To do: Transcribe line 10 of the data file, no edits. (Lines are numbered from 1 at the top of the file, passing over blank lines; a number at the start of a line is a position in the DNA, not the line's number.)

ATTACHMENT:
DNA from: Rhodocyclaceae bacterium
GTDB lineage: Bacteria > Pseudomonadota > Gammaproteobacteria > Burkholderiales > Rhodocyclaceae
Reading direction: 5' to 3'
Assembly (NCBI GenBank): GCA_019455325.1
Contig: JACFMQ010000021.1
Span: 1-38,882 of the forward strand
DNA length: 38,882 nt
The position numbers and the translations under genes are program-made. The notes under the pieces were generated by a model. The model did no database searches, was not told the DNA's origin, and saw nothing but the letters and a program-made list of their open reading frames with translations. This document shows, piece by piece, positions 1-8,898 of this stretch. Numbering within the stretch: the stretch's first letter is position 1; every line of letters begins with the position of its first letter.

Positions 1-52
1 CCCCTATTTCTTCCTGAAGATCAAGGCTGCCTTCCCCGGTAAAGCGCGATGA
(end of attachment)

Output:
1 CCCCTATTTCTTCCTGAAGATCAAGGCTGCCTTCCCCGGTAAAGCGCGATGA